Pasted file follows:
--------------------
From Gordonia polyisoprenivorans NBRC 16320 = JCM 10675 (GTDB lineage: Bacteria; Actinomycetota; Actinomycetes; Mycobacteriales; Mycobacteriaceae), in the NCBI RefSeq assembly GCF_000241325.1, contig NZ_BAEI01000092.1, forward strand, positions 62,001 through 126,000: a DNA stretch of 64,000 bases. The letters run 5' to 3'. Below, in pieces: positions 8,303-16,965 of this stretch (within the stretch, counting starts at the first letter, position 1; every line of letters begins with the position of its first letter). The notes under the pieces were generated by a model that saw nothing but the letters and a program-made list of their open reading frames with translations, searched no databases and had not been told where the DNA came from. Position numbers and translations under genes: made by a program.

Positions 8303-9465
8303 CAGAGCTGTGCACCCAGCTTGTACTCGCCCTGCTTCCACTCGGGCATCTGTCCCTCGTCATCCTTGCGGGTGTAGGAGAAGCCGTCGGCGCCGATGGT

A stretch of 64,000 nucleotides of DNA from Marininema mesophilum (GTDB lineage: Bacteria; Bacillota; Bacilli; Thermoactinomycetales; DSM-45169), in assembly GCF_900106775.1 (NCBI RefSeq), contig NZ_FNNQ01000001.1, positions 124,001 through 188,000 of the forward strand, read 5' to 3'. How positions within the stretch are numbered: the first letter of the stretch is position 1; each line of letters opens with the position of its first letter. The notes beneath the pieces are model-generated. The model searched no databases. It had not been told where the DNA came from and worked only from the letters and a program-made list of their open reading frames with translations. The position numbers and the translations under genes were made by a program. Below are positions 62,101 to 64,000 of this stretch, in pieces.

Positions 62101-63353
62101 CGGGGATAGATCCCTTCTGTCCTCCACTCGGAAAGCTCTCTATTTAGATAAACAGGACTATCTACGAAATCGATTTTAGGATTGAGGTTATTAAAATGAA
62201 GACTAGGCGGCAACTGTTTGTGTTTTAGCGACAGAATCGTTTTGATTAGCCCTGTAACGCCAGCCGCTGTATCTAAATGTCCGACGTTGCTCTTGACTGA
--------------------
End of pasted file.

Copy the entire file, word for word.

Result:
From Gordonia polyisoprenivorans NBRC 16320 = JCM 10675 (GTDB lineage: Bacteria; Actinomycetota; Actinomycetes; Mycobacteriales; Mycobacteriaceae), in the NCBI RefSeq assembly GCF_000241325.1, contig NZ_BAEI01000092.1, forward strand, positions 62,001 through 126,000: a DNA stretch of 64,000 bases. The letters run 5' to 3'. Below, in pieces: positions 8,303-16,965 of this stretch (within the stretch, counting starts at the first letter, position 1; every line of letters begins with the position of its first letter). The notes under the pieces were generated by a model that saw nothing but the letters and a program-made list of their open reading frames with translations, searched no databases and had not been told where the DNA came from. Position numbers and translations under genes: made by a program.

Positions 8303-9465
8303 CAGAGCTGTGCACCCAGCTTGTACTCGCCCTGCTTCCACTCGGGCATCTGTCCCTCGTCATCCTTGCGGGTGTAGGAGAAGCCGTCGGCGCCGATGGT

A stretch of 64,000 nucleotides of DNA from Marininema mesophilum (GTDB lineage: Bacteria; Bacillota; Bacilli; Thermoactinomycetales; DSM-45169), in assembly GCF_900106775.1 (NCBI RefSeq), contig NZ_FNNQ01000001.1, positions 124,001 through 188,000 of the forward strand, read 5' to 3'. How positions within the stretch are numbered: the first letter of the stretch is position 1; each line of letters opens with the position of its first letter. The notes beneath the pieces are model-generated. The model searched no databases. It had not been told where the DNA came from and worked only from the letters and a program-made list of their open reading frames with translations. The position numbers and the translations under genes were made by a program. Below are positions 62,101 to 64,000 of this stretch, in pieces.

Positions 62101-63353
62101 CGGGGATAGATCCCTTCTGTCCTCCACTCGGAAAGCTCTCTATTTAGATAAACAGGACTATCTACGAAATCGATTTTAGGATTGAGGTTATTAAAATGAA
62201 GACTAGGCGGCAACTGTTTGTGTTTTAGCGACAGAATCGTTTTGATTAGCCCTGTAACGCCAGCCGCTGTATCTAAATGTCCGACGTTGCTCTTGACTGA